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J Minim Access Surg. 2010 Apr-Jun; 6(2): 46–49.
PMCID: PMC2924548

Laparoscopic Heller's cardiomyotomy in cirrhosis with oesophageal varices


Surgical intervention in cirrhosis of liver with portal hypertension is associated with increased morbidity and mortality. This is attributed to liver decompensation, intra-operative bleeding, prolonged operative time, wound related and anaesthesia complications. Laparoscopic surgery in cirrhosis is advantageous but is associated with technical challenges. We report one such case of hepatitis C cirrhosis with oesophageal varices and symptomatic achalasia cardia, who was successfully treated by laparoscopic cardiomyotomy after thorough preoperative workup and planning. In the review of literature on pubmed, no such case is reported.

Keywords: Achalasia, cirrhosis, esophageal varices, laparoscopic cardiomyotomy


Cirrhosis of liver with portal hypertension is associated with high risk for any surgical intervention.[1] Laparoscopic surgery offers advantages of decreased tissue trauma and surgical stress in cirrhosis.[2] Combination of Hepatitis C cirrhosis with oesophageal varices and symptomatic achalasia cardia is rare. Laparoscopic cardiomyotomy is a well-established technique to treat achalasia. Surgery involves separation of oesophageal and gastric musculature from underlying mucosa to release the high pressure zone of lower oesophageal sphincter (LES)[3] However, dissection in the submucosal plane in the presence of varices is technically challenging. Bleeding obscuring the vision is one of the obstacles of this procedure that can lead to complication of oesophageal mucosal perforation. Thorough pre-operative investigations, planning, meticulous dissection are required to tackle this problem by a laparoscopic approach. PUBMED search shows no reported case of laparoscopic cardiomyotomy in patient of cirrhosis with oesophageal varices.


A 53-year-old lady was referred to us for surgical management of achalasia cardia. In the past, she had sustained severe gastroenteritis (30 years ago) for which she was transfused 2 units of blood. She developed jaundice 25 years ago which responded to medical management. Since 6 years, she had progressive dysphagia to liquids and solids associated with weight loss and nocturnal cough. She underwent oesophageal manometry and upper GI endoscopy 2 years ago and was diagnosed to have achalasia cardia. Apart from classical findings of dilated oesophagus and narrowing at the gastro-oesophageal (GE) junction, endoscopy revealed the presence of three columns of grade I-II varices. She had no history of GI bleed. During the same time, she was also detected to have hepatitis C with high viral load and was treated with interferon decreasing her viral load.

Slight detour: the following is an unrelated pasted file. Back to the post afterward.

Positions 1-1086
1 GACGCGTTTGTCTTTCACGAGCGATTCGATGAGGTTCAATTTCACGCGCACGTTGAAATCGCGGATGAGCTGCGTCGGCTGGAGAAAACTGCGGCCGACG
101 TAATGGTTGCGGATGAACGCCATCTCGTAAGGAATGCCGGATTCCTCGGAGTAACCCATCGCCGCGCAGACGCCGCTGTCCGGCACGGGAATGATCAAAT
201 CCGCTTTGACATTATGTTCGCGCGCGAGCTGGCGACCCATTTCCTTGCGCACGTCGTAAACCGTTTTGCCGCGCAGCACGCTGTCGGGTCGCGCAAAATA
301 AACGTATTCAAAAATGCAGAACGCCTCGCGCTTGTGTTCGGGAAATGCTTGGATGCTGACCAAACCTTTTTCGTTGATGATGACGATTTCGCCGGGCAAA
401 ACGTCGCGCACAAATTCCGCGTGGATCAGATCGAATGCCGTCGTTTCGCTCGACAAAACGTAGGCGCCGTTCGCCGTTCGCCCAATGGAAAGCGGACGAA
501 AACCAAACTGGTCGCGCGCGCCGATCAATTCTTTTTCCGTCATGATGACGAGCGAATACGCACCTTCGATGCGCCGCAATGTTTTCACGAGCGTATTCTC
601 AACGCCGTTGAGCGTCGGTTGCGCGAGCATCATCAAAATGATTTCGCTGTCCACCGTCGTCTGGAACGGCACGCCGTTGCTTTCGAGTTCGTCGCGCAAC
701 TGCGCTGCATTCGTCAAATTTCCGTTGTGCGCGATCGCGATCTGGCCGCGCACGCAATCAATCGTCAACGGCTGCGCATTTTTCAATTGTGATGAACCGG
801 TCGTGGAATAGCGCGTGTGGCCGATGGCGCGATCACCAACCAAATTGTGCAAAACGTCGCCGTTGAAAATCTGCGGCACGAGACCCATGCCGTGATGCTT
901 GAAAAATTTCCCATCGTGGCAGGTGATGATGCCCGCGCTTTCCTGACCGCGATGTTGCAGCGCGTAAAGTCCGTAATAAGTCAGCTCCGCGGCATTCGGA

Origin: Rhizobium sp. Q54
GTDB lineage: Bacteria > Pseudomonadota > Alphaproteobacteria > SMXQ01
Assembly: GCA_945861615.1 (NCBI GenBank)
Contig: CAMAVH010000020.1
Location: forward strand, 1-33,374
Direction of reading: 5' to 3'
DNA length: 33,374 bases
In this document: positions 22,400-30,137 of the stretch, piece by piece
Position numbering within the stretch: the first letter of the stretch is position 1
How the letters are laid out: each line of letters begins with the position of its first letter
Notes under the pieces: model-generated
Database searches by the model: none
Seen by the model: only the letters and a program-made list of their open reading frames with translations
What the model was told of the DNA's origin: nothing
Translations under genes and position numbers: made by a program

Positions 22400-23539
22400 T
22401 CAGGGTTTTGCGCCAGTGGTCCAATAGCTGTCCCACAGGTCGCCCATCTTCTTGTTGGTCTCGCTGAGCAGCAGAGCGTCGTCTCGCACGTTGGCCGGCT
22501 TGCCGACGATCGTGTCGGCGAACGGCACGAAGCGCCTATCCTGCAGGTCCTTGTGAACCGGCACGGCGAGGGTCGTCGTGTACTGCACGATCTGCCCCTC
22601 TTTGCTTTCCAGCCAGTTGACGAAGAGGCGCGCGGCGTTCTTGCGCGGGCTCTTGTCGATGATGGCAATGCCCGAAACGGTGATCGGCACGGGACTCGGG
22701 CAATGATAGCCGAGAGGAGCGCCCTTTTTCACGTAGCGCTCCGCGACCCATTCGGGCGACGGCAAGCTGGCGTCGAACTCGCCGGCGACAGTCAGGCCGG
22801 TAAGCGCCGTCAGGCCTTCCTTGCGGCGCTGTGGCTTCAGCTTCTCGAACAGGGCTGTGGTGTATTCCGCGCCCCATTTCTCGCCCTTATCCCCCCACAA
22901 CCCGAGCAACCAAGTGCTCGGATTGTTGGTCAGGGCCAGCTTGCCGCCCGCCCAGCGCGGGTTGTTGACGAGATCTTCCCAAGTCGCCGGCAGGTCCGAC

She received botulinum toxin injection for treatment of achalasia cardia, but had recurrence of symptoms of dysphagia within few months of the injection. Nocturnal dry cough progressed to a distressing level and fear of endoscopic dilatation inducing variceal bleed, led for a referral for a surgical option.

On examination, she had mild hepatomegaly, but no evidence of splenomegaly or ascitis.

Repeat endoscopy revealed grade II oesophageal varix on the right wall, grade I column to the left of midline and grade II on posterior wall. A CT angiography was done, which showed dilated left gastric vessel, collaterals around the oesophago-gastric junction and lower oesophageal varices [Figure 1]. Her Liver function tests were normal and she was categorized as child A cirrhosis.

Figure 1
CT angiogram showing collaterals marked with arrows.

Laparoscopic attempt at cardiomyotomy was planned. Standard ports for laparoscopic cardiomyotomy were made. Findings included an enlarged cirrhotic liver, large left gastric vessels and collaterals in the left gastro-hepatic ligament. Left lobe was retracted using a 5 mm instrument grasping the right crus. Staying in midline, anterior myotomy was done using harmonic shear and extended for 7 cm, with 1 cm extension over anterior wall of stomach [Figure 2]. Thickening of oesophageal wall with fibrosis was encountered. There was the presence of sub-mucous varix, which was controlled with harmonic shear. Intra-operative endoscopy was done to confirm the adequacy of myotomy. After satisfactory findings, anterior Dor fundoplication was done [Figure 3]. The procedure was completed in 80 min with minimum blood loss of 50 ml. She had good post-operative recovery.

Figure 2
Completed cadiomyotomy showing cirrhotic liver, cardiomyotomy and endoscopic illumination.
Figure 3